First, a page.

1. If it has EG2 and VCO outs, why cant there be CV and Gate outs? Still I love the hands-on-ness of this thing, so I’m pumped.

  2. SE is one of those weird companies Ive always appreciated but the price of their synths kept them from my reach. A few years ago I bought an SE-1 though and then I understood what the fuss was about… it ended up being my main bass synth for years.

    Man, Im kind of gas-ing for the SEM version… no audio demos yet or real photos. Would have been cool is they could have tied in all of those filter emulation in one unit like they did with the ATC.

  3. love the concept but really wish that since the only thing that is different on each is the filter that they’d made the core synth then the filters as add-on modules like in their other synths. Lovely concept though and a great price.

  4. So getting a cv out for env1 and the lfo would cost how much more ?

    There are times that i don’t get how these companies think or operate.
    There is at this moment a “authentic” sem with 33 patch points.

    How exacly do they imagine themselves competing with that ???

    1. The BoomStar has a way more capable and versatile synth engine and midi. I think that’s where they have the competitive edge. For me, it’s the sound and what I can do with it, that matters most. Can’t wait to hear it. 30 plus knobs, yes!

      1. There must be something hidden beneath the text, because i cannot see how it is more powerful.
        None of them are powerful, but at least the sem can communicate with anothr system and create something powerful..

        After all if you want midi you can get a sem with 21 cv patchpoints
        Not to mention that one of them is a sem, the other is trying to be one,
        and of course the software lfo !

        1. Patch points, legendary sound, one of my favorite synths ever, SEM wins. Xmod, multiple waveforms with two way sync, four stage envelopes with looping, and triggering goodies, different filters, feedback, overdrive, midi, SE sound quality, BoomStar wins. Bottom line, I’d be thrilled to have them both. Maybe, something we can agree on. Cheers.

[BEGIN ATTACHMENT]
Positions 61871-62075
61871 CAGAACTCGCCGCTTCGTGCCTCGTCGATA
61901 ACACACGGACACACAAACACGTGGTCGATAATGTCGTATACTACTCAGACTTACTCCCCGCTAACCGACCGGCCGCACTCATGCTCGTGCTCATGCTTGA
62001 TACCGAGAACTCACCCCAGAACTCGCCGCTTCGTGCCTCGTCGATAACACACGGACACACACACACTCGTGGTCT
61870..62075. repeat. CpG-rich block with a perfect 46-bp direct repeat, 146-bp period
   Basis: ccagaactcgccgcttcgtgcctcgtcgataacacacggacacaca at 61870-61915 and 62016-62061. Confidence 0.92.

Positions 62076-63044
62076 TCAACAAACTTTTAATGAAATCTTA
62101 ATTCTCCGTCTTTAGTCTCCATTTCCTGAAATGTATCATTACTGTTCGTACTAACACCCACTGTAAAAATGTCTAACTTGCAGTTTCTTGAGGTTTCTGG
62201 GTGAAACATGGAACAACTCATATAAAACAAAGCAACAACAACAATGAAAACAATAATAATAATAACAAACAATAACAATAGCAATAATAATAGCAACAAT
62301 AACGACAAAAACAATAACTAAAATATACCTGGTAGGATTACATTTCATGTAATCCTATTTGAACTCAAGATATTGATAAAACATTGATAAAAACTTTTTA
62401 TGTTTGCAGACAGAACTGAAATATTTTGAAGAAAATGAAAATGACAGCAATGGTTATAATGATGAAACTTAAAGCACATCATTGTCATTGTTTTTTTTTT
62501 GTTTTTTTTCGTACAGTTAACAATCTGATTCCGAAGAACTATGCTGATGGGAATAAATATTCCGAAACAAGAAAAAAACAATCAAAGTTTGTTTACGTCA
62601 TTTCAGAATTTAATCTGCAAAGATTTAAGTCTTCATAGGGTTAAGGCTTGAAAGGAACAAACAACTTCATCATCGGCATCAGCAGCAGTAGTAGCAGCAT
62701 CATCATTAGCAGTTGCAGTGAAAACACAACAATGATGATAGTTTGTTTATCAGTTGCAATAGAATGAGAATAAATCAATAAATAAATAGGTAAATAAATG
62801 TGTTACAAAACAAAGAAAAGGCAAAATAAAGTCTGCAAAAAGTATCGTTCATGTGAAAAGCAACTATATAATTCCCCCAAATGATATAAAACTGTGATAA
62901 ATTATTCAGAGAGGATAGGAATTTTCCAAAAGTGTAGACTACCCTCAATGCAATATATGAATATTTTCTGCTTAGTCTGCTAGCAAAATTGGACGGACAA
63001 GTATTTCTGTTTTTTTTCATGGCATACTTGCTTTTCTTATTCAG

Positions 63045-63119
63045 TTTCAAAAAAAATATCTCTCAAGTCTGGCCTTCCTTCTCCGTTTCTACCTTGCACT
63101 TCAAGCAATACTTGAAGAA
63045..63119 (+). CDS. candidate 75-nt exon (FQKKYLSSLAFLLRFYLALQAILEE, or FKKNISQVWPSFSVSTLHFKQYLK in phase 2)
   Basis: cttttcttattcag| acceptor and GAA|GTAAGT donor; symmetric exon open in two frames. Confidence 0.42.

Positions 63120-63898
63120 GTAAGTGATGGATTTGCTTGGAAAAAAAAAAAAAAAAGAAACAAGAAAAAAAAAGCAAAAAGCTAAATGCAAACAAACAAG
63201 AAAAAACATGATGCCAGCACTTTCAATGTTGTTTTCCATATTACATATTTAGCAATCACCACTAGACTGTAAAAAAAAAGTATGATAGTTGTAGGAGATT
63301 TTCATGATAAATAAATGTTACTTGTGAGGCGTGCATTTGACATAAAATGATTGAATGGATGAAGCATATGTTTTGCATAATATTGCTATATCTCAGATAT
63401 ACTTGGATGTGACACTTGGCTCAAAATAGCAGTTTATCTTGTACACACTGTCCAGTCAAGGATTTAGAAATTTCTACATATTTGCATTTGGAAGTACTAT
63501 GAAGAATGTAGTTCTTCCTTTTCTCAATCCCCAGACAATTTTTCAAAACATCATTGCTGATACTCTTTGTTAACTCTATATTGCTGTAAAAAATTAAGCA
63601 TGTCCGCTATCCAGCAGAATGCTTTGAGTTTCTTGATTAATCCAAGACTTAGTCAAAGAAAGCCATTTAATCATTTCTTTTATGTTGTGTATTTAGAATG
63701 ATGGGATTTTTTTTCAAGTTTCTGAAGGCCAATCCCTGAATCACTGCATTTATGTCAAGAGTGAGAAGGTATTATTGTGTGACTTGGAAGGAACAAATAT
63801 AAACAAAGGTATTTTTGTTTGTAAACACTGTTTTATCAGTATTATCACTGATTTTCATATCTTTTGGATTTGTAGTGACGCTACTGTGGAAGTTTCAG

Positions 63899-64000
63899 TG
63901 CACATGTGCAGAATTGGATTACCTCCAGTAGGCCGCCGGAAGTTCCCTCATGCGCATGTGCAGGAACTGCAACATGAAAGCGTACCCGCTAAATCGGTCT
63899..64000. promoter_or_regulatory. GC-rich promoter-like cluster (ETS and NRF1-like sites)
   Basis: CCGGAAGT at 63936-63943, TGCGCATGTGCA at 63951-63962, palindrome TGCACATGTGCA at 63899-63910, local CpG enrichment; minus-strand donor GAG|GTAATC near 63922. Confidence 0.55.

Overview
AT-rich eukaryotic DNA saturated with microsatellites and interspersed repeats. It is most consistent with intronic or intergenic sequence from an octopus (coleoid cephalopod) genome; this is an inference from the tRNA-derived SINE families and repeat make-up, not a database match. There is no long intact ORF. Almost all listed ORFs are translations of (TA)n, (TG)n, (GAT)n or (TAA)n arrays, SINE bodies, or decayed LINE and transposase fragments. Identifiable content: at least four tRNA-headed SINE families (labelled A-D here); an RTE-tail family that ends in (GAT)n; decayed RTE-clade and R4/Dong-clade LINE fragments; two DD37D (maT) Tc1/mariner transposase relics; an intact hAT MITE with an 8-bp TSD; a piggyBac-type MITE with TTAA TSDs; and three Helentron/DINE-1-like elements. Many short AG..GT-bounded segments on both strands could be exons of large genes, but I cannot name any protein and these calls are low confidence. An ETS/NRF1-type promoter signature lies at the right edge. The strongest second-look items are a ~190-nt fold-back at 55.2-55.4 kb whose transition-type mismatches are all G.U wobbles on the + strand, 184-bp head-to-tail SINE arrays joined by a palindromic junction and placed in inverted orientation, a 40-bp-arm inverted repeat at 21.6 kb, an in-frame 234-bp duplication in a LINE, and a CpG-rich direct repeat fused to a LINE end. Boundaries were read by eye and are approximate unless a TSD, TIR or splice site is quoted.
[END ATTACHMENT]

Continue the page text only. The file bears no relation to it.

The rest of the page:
5. … a couple of months later – and still nothing from studio electronics. No demos, updates or whatever. And the expected delivery date is June… wtf?!

  6. Only listened to the demos, and looked at the specs here. Judging from that it’s more or less an ATCX with knobs and one filter only?? I’d like to know how smooth it turns between values and how snappy the envelopes are.

    I have a feeling that Studio Electronics have developed only one synth after they stopped cannibalising the old analogs to put them into racks with MIDI. And that they’re packing their synth in various shapes and sizes.. ranging from their rack monosynth to a fully built out Code 8.. With a minor OS upgrade here and there – and add ons like the midiminafy-mod, not to mention the CS80-filter for the Omega and Code. But the basic design seems to be the same..

    .. not to menion their hang to issue new faceplates more often than a normal person would change his socks. I think it’s a pity that moog into the same pit with their numerous voyager-versions (apart from the XL that is).

    The Studio Electronics synths sound good tho’ – always.